Friday, August 30, 2013

The Changing Tides of Life

I have officially completed the first week of my last semester of coursework in graduate school. 

I will be going down to Georgia for the 150th anniversary of the Battle of Chickamauga from September 13-23. 

I will no longer be working in my current position with the Park Service after May of next year. 

I could not have made any of these statements with any degree of certainly until a few days ago. Quite a lot has changed in the last couple of weeks...

Earlier this summer it appeared that I had stumbled onto a way in which I could not only be promoted to a higher grade level in the Park Service, but also be converted into what is known as a "Term" position. I still wouldn't be permanent, but it would be notably closer and would qualify for health insurance. I determined that in order for this to happen I would have to finish graduate school this school year, and consequently set out to find a way to do precisely that. 

After meeting with my graduate advisor and discussing different options, I decided to take three classes this semester to allow me to focus on doing a research seminar and internship next semester. I was able to find a way to use my position with the Park Service as a launching point for an internship, which will give me credit without me having to do nearly as much additional work. I also found out that, as luck would have it, the topic for the spring research seminar is.... The Civil War! And the professor leading it is the guy I took a class on the Civil War from last semester. So that really is perfect. It should allow me to work on a project that I am really interested in and I will be able to focus on that without having to do other papers and coursework at the same time.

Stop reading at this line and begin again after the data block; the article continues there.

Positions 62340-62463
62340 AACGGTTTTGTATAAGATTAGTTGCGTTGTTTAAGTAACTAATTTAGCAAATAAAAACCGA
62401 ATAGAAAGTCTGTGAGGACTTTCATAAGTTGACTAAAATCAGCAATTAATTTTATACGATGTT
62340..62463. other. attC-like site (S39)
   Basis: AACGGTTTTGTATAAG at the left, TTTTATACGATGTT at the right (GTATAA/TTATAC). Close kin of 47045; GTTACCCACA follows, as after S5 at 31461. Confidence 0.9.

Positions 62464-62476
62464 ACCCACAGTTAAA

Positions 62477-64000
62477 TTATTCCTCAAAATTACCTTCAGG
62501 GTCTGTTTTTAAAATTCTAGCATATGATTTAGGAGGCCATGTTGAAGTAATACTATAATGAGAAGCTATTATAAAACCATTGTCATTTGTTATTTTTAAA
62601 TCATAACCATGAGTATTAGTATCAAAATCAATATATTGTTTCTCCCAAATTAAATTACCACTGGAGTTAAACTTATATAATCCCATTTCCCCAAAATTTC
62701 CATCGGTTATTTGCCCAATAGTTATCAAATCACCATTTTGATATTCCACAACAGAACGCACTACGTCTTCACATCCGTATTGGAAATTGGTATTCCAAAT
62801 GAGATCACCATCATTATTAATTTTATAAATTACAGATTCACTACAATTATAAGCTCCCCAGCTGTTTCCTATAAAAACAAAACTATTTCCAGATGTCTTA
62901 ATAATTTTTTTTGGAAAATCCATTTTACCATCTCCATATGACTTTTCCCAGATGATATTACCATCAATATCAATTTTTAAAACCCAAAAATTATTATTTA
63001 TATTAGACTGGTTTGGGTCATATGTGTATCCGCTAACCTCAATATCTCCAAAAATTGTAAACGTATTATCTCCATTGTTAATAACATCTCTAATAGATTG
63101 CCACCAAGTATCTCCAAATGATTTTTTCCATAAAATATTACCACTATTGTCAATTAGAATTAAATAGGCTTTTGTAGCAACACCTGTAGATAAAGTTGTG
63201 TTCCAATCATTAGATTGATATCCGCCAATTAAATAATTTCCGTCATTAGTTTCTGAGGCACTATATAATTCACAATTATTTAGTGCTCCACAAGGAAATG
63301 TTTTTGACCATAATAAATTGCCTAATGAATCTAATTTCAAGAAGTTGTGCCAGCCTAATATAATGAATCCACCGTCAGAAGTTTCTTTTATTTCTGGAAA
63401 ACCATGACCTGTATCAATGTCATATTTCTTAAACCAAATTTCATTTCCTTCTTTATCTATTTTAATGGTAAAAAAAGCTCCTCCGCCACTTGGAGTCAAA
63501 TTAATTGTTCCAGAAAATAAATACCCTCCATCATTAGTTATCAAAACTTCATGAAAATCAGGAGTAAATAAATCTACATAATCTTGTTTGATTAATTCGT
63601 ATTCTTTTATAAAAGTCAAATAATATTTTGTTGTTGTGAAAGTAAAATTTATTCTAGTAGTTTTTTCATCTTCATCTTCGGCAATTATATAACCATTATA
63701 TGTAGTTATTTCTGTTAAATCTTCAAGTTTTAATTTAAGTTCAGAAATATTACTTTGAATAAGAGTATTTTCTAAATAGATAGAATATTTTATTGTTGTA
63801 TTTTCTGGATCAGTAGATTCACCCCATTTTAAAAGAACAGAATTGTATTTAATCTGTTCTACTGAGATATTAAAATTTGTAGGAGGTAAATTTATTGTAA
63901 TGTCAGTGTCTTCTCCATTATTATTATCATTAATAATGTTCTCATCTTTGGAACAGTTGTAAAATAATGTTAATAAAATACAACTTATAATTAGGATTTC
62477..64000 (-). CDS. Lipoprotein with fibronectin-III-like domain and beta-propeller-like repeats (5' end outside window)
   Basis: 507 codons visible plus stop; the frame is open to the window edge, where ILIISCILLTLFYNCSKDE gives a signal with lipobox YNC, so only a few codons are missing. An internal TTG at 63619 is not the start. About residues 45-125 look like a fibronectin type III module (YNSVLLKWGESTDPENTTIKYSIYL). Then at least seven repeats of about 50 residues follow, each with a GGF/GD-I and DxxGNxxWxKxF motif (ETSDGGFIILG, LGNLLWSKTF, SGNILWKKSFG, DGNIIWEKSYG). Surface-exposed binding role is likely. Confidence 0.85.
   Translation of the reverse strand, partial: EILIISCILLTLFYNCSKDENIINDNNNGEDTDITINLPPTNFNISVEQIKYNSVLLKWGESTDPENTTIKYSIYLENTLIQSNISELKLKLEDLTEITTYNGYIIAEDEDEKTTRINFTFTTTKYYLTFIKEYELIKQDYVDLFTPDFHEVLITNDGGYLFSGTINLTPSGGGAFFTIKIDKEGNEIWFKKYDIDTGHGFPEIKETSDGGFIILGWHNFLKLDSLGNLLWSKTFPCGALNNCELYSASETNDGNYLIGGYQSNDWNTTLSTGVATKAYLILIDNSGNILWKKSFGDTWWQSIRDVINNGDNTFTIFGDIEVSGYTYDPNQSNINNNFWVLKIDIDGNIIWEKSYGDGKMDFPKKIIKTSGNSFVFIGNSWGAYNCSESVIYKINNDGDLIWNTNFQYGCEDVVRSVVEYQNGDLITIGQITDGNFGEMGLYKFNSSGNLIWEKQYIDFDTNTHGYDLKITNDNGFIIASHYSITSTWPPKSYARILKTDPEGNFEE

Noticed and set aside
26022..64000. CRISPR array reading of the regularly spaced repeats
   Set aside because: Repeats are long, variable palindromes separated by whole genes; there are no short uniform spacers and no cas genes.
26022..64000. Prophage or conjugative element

Thus I have found myself taking three graduate courses simultaneously while also working full time. We will see how well I survive the venture when I (hopefully) reach the end of the semester! 

One additional benefit of taking three classes this semester is that I am considered to be a full time student, which means I can now use the recreational facilities on campus. This past Monday I went out to the aquatic center on campus and swam 1000 yards in the pool before work. It was really fun as I haven't swam laps like that in ages.I don't know how much I will be able to take advantage of it with how much else I will have to do, but it is nice to have the option!

If all goes according to plan I will complete all requirements to graduate in May of 2014.